Star-hopping with binoculars to find the comet
Before looking for any comet, it’s best to practice star-hopping to deep-sky objects with binoculars. Since you’ll probably be using the Keystone to star-hop to Comet Garradd, how about star-hopping to the Hercules globular star cluster (Messier 13) right off the bat? Through binoculars, the Hercules cluster looks like a dim and possibly fuzzy star. With a good telescope, you can begin to appreciate the Hercules cluster for what it really is – a globe-shaped stellar city teeming with hundreds of thousands of stars.
To see an enlarged PDF version of this chart, click here.
The Hercules cluster (Messier 13) is only somewhat brighter than sixth magnitude, which means it’s just barely bright enough to perceive with the unaided eye. You need a clear, dark night and eagle-eyed vision to see this sixth-magnitude object as a faint speck of light. More than likely, you’ll need binoculars to spot the Hercules cluster.
It’ll be good practice to observe this cluster with binoculars time and time again before searching for a comet that may or may not reach sixth magnitude in brightness. Once you’ve become accustomed to finding the Hercules cluster (Messier 13), try finding Hercules’ fainter globular star cluster, Messier 92. At 6.5 magnitude (the higher the magnitude, the dimmer the object) Messier 92 is somewhere around 1.5 to 2 times dimmer than Messier 13.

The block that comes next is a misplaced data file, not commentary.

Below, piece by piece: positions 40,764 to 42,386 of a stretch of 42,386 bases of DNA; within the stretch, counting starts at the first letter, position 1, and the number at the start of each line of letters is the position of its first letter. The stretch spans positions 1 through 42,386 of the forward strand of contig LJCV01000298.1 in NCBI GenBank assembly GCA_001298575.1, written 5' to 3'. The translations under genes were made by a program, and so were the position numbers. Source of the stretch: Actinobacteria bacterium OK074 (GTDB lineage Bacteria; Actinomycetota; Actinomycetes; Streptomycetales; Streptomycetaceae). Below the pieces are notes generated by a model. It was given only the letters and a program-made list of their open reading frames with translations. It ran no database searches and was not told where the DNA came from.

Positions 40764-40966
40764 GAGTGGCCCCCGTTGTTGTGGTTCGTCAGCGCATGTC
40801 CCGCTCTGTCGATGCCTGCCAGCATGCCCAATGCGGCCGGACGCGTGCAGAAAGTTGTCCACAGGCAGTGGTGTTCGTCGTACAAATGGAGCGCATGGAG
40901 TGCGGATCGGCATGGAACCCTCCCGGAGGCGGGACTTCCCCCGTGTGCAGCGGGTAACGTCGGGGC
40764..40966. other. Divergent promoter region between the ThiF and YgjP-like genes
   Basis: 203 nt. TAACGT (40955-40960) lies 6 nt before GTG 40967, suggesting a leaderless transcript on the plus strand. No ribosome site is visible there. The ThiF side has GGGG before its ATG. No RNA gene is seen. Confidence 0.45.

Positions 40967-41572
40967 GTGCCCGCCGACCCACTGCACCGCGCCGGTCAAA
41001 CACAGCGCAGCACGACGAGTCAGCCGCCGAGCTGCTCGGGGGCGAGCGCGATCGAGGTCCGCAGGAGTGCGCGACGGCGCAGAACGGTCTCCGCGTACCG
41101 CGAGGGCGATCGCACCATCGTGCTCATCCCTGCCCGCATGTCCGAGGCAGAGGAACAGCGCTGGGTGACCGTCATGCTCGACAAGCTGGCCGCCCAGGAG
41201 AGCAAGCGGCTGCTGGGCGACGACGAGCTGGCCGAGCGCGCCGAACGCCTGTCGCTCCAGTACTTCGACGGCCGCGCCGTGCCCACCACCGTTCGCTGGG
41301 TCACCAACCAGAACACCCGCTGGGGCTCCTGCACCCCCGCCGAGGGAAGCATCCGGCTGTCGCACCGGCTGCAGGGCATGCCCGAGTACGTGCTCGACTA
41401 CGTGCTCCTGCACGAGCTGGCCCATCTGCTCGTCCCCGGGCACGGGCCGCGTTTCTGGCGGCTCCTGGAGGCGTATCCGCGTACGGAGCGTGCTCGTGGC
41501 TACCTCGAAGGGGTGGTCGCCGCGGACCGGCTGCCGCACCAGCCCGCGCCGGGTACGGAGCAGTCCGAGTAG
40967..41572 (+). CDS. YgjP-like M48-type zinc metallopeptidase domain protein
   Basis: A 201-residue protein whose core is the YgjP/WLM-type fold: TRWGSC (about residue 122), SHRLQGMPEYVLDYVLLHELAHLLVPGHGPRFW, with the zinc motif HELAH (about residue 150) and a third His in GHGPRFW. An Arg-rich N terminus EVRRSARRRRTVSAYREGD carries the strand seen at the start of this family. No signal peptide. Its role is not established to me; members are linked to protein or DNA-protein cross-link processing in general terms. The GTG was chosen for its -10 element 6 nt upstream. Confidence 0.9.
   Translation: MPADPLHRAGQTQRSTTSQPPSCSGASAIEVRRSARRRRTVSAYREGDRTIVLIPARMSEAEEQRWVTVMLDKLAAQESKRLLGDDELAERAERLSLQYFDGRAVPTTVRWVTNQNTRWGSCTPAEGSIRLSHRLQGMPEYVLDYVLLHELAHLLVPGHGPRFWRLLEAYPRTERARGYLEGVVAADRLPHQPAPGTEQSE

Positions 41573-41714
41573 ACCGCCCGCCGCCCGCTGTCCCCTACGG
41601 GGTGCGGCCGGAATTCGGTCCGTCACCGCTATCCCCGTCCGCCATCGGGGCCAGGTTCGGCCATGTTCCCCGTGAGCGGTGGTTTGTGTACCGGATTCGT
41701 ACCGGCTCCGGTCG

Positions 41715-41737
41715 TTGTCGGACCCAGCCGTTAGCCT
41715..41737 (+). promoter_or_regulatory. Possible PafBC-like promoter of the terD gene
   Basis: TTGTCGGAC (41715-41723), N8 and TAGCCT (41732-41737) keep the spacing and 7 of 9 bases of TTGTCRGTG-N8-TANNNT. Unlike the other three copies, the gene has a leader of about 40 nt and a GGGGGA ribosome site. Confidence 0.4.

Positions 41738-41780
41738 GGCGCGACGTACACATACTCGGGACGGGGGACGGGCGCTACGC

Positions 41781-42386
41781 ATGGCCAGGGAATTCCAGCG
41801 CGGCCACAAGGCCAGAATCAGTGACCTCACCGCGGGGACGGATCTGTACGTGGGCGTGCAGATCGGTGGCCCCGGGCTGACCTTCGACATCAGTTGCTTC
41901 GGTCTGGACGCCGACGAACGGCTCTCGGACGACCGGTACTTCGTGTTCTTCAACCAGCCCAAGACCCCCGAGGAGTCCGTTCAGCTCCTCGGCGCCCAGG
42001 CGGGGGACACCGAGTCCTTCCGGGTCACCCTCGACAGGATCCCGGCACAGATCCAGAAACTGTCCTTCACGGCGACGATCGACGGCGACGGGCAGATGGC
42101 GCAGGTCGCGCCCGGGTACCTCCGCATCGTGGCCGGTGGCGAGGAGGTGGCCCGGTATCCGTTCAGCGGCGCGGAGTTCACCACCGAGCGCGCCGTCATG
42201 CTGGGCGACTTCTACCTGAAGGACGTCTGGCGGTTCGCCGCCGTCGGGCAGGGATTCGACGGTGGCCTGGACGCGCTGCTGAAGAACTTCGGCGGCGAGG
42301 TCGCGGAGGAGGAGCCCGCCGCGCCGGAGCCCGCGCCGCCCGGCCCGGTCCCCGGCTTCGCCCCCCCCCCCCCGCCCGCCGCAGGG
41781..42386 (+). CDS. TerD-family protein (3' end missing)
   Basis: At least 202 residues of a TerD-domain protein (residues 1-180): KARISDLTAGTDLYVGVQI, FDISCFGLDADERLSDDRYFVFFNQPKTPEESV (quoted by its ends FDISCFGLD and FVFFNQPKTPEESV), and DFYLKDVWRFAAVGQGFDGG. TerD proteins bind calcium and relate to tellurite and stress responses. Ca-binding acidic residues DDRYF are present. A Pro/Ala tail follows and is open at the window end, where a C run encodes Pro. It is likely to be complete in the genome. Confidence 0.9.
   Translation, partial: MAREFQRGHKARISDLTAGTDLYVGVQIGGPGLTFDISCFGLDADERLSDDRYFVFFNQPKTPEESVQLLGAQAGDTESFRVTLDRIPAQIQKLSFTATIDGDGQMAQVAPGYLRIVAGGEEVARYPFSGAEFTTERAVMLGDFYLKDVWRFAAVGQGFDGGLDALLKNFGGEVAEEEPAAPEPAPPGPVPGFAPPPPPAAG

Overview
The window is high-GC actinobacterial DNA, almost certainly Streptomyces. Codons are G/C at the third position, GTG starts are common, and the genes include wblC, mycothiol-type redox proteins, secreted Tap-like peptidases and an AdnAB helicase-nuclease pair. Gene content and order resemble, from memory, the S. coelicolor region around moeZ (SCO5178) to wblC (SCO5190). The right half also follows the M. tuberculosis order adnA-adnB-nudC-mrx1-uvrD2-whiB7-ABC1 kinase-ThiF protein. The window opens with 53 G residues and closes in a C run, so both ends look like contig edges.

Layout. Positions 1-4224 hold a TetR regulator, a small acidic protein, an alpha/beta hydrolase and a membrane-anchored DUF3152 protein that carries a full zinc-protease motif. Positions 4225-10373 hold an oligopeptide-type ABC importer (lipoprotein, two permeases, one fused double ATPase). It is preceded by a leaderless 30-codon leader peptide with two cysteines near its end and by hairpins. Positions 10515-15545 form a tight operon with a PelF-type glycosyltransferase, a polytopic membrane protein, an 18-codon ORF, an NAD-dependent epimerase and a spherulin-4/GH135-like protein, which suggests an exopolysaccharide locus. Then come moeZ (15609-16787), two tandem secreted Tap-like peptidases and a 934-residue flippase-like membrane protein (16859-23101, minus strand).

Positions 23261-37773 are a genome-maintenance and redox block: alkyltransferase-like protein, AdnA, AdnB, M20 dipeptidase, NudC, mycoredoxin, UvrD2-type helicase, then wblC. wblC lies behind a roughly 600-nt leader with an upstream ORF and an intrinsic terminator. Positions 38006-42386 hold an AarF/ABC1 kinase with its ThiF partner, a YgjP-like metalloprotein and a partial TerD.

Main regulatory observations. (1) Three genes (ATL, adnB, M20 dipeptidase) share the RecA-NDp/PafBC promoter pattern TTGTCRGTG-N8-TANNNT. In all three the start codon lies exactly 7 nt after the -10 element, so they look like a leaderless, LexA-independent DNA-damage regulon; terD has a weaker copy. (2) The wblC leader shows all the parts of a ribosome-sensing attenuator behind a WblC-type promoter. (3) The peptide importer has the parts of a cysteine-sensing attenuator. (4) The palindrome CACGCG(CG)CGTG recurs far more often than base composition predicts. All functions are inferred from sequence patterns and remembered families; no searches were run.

Comet Garradd will pair up with Messier 92 on February 3, 2012. So think photo opportunity! If you’re able to locate Messier 92, you can then use this star cluster to find Comet Garradd.
Sky chart of the constellation Hercules, including M13 and M92
Use the bright star Vega to find the Keystone of Hercules, and then use the Keystone to locate M13, the great Hercules cluster.
Sky chart: Wikimedia Commons
Tracking down and spotting Comet Garradd with binoculars won’t come easily. I first saw it as a small, faint fuzzball in my 10×50 binoculars on the evening of October 23.
You’ll need a good familiarity with the constellation Hercules and a detailed sky chart to find this comet. (Click here for another sky chart.) Plus, you’ll need a dark, moonless night and perhaps 10 to 20 minutes in the dark to give your eyes time to adapt. EarthSky reader Willow Lepanto sums it up most eloquently: “love chasing something untouchable … and uncatchable.”
But if you’re up for the challenge, Comet Garradd may be yours to behold on dark, moonless nights in the autumn of 2011 and winter of 2012!
via How to see Comet Garradd in November 2011 | Astronomy Essentials | EarthSky.